British Swimming Supports Unveiling of Potential 2012 Swimming Venue

LONDON, England, February 4. SEVERAL cities are in the stretch run for consideration to host the 2012 Olympic Summer Games, including New York and London.

Swimming and other sports can often benefit by these massive bidding efforts as they foster the development of facilities that otherwise might be less likely to see the light of day. Such may be the case with a new aquatic center “in the heart” of London. The pool may not yet be built – we don’t know if the pool will end up being built or not if London is not successful in winning the Games bid – but the project has at least gone down the road in terms of determination of site availability and suitability and significant design work.

This can only be good for long term swimming concerns both in Great Britain and the international swimming community. British Swimming recently issued a press release describing work on the aquatics portion of the London project, which SwimInfo believes you will find very interesting. Dave Richards, British Swimming Media Manager, provides the following:

British Swimming believes London 2012's winning aquatics centre design will put the city on the world map in terms of facilities while reinvigorating the interest of the capital in aquatic sports.

Chief Executive David Sparkes greeted today's unveiling of the winning design with great enthusiasm and described it as an "exciting" project.

"British Swimming welcomes this design for the new pool in the heart of our capital city," said Sparkes. "It's an extremely exciting design and we believe it will be one of the world's leading pools when built."

Zaha Hadid, winner of the highly coveted Pritzker Architects Prize 2004, will design London's Olympic Aquatics Centre destined for the Lower Lea Valley area.

The design, which will form part of London's Olympic Park for a 2012 Olympic Games and Paralympic Games, has a spectacular, sinuous S-shaped, roof inspired by the flow of water, that is certain to make it a London landmark.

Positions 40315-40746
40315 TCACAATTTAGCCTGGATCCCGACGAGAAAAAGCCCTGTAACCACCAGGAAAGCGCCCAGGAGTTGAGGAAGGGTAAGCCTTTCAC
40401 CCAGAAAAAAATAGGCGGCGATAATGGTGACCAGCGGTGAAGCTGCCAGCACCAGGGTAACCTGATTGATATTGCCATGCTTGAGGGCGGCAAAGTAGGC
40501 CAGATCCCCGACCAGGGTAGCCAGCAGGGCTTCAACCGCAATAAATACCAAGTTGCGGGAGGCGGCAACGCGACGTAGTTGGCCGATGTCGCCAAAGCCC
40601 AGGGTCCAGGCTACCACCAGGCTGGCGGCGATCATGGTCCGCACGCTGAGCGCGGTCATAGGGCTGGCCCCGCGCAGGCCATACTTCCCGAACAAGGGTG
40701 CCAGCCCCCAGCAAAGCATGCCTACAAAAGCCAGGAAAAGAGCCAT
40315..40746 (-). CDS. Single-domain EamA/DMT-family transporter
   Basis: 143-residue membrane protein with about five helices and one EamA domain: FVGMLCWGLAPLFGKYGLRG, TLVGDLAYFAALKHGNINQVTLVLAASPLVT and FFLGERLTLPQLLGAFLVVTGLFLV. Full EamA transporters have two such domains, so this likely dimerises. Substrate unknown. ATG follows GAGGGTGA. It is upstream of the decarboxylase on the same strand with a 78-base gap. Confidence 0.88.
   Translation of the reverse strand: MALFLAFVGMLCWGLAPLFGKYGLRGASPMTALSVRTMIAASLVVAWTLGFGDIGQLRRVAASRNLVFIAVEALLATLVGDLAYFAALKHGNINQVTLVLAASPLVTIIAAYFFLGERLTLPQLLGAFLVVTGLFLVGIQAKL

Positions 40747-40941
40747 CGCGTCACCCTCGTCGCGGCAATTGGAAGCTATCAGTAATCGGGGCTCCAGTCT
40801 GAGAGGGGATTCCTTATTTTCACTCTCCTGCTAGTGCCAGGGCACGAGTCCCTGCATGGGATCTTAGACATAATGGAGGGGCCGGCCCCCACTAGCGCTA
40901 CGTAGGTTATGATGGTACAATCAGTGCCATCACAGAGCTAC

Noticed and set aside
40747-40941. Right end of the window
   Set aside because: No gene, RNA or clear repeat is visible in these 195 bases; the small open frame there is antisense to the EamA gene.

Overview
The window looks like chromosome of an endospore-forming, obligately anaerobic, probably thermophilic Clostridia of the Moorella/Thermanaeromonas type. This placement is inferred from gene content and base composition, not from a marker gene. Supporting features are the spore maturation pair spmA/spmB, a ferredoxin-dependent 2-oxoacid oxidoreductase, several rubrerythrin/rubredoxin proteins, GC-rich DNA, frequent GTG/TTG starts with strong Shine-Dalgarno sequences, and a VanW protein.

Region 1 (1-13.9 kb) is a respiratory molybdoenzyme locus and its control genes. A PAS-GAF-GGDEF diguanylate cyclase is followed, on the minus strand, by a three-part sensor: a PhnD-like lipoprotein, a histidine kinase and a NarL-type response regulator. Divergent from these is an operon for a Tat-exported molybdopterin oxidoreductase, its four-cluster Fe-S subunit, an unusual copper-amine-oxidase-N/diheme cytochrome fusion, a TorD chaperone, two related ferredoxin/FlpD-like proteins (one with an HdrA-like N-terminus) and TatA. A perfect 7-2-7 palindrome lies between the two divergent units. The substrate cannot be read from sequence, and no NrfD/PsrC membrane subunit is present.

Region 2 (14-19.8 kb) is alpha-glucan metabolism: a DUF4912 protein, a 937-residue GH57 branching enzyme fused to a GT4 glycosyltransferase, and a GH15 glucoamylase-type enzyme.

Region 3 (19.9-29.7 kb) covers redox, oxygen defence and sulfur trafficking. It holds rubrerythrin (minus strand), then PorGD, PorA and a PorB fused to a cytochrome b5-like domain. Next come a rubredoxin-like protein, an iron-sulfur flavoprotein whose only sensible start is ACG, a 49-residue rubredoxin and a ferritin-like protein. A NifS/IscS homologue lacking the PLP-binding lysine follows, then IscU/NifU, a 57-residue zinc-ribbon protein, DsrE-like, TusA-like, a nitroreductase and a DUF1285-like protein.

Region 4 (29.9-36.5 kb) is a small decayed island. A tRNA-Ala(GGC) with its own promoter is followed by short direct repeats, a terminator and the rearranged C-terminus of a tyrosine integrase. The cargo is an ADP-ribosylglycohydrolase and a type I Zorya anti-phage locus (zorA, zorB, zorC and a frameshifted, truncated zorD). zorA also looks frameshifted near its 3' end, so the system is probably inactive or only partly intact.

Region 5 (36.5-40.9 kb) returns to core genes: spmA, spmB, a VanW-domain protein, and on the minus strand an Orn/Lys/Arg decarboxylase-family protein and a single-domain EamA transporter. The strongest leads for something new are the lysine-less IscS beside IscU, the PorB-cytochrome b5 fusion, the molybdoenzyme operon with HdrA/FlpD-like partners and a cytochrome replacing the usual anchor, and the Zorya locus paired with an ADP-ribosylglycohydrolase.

"The architect is world renowned but this will actually be her first major building in Great Britain," said Sparkes.

"Hadid is respected around the globe and together with swimming pool architects S & P, which built the 50m facility in Dublin, and engineering experts Ove Arup and Partners we believe this is a fantastic combination.

"British Swimming and the ASA will be working closely with the team to help ensure the facility delivers the exact needs for the Olympic Games, British Swimming and the wider London community.

"We believe the building of this pool will put London on the world map and open up massive opportunities for the sport within the community while reinvigorating London's interest in swimming."

The aquatics centre design includes two 50m competition pools and a competition diving pool. It also has 20,000 spectator seats and all the 'back of house' facilities required for an Olympic Games.

The design will especially appeal to swimmers during the Olympic Games because each pool has an arena around it for spectators which will create a unique atmosphere.

After the Games, the centre design can be converted, with the pools dividing into different spaces, making it easy for community and elite swimmers of different abilities to use.

The centre will also have an extensive health and fitness area to contribute to the long-term viability of the building.

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Zaha Hadid is the Laureate for the Pritzker Architects Prize 2004.

British Swimming is the National Governing Body for Swimming, Diving, Synchronised Swimming, Water Polo and Open Water in Great Britain. It is responsible internationally for the high performance representation of the sport. The members of British Swimming are the three Home Countries national governing bodies of England (Amateur Swimming Association), Scotland (Scottish Amateur Swimming Association) and Wales. (Welsh Amateur Swimming Association) British Swimming seeks to enable its athletes to achieve gold medal success at the Olympics, Paralympics, World Championships and Commonwealth Games.

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Author: Archive Team

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